New approach methods: What determines validated? A case study using the in vitro Bhas 42 cell transformation assay for carcinogenicity prediction

June 3, 2024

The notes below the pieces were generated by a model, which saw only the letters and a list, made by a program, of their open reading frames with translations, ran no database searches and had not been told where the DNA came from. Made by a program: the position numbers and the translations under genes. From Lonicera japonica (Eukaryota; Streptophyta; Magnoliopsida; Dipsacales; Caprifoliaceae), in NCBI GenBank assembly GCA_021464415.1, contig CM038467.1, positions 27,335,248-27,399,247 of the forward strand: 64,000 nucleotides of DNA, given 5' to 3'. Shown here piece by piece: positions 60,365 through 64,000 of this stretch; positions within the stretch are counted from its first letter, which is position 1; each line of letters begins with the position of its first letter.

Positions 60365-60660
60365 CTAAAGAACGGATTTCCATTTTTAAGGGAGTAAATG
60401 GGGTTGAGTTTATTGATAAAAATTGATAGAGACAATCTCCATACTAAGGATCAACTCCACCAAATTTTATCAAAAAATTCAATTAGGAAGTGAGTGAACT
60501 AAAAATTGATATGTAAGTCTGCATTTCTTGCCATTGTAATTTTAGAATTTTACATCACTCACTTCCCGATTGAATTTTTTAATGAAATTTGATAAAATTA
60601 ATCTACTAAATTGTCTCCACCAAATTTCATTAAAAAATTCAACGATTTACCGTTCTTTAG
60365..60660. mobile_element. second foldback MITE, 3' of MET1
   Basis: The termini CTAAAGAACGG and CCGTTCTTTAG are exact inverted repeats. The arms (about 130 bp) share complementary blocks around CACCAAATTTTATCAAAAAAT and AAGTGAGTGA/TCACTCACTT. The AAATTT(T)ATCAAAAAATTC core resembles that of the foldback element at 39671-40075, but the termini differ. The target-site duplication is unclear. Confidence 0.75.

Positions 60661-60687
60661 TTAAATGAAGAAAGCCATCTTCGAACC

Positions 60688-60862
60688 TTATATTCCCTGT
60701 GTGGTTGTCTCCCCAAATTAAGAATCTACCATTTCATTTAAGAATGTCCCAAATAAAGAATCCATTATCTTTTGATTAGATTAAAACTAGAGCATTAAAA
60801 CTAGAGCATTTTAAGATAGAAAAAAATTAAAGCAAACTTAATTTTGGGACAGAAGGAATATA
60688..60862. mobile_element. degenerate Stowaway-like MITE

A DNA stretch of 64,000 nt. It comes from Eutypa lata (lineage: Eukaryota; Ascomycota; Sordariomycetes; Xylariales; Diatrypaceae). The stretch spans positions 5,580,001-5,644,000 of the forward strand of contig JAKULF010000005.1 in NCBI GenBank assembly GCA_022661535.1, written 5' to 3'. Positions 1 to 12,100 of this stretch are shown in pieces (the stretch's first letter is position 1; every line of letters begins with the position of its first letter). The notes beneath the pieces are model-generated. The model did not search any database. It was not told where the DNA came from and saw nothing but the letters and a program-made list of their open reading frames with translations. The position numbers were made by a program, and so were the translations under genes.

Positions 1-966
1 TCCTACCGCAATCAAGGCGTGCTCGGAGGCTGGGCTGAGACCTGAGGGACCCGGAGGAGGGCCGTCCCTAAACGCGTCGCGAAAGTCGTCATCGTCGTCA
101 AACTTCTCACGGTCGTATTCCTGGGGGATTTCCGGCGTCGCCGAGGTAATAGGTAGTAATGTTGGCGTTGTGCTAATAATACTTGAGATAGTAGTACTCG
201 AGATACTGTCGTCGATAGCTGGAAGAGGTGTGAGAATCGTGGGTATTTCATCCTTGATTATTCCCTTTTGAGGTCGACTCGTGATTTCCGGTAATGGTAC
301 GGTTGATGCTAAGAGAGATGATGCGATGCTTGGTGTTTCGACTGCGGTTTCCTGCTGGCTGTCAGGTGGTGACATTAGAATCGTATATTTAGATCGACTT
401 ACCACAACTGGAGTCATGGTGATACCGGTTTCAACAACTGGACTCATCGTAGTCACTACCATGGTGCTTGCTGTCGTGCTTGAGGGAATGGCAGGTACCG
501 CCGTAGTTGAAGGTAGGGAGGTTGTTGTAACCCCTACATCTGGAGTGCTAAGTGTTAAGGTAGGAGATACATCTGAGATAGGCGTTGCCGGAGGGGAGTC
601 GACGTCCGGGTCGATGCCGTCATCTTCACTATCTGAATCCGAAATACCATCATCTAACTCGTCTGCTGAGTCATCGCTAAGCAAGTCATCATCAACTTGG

ESTIV Congress 2024 -- Tumour formation is a multi-stage process including an initiation stage (genomic level) and a promotion stage (cellular level). If required for regulatory submissions, the gold-standard method assay for carcinogenicity potential is the 2-year rodent carcinogenicity assay. Ex vivo (and subsequently in vitro) cell transformation assays (CTAs) were first developed nearly 60 years ago as a method for evaluating a substance's potential to drive cancer development. Of the two OECD-accepted methods (OECD Guidance Document 214 & 231), the in vitro Bhas 42 CTA uses a cell line that is already considered to be initiated (as a result of its selection process); therefore, this version of the CTA only needs to follow the promotor protocol. When the in vitro Bhas 42 CTA was being reviewed at OECD for a Test Guideline (in the early 2000s), its robustness/fit-for-purpose (validation) was scrutinised through review of the existing literature, resulting in more work being recommended and subsequently performed and a Guidance Document being published. More recently, an OECD workgroup has been active developing an Integrated Approach for Testing and Assessment (IATA) for non-genotoxic carcinogens (NGTxC) and recently published an overview. The in vitro CTA was also included in the Addendum to ICH S1(R2)12 released in March 2023. Laboratory proficiency testing for the in vitro Bhas 42 CTA involves testing two positive compounds and two negative compounds according to OECD GD 231. For our validation, we tested the published reference chemicals in triplicate experiments to provide robust data and indicate inter-assay variation. Additional experiments were performed using vehicle and positive controls in order to produce a robust historical control range (data not shown). These additional experiments were performed to provide confidence in the assay's performance and the compilation of the HCR was also performed to increase reviewers' confidence in the assay's consistency over time (robustness and demonstration of fit-for-purpose).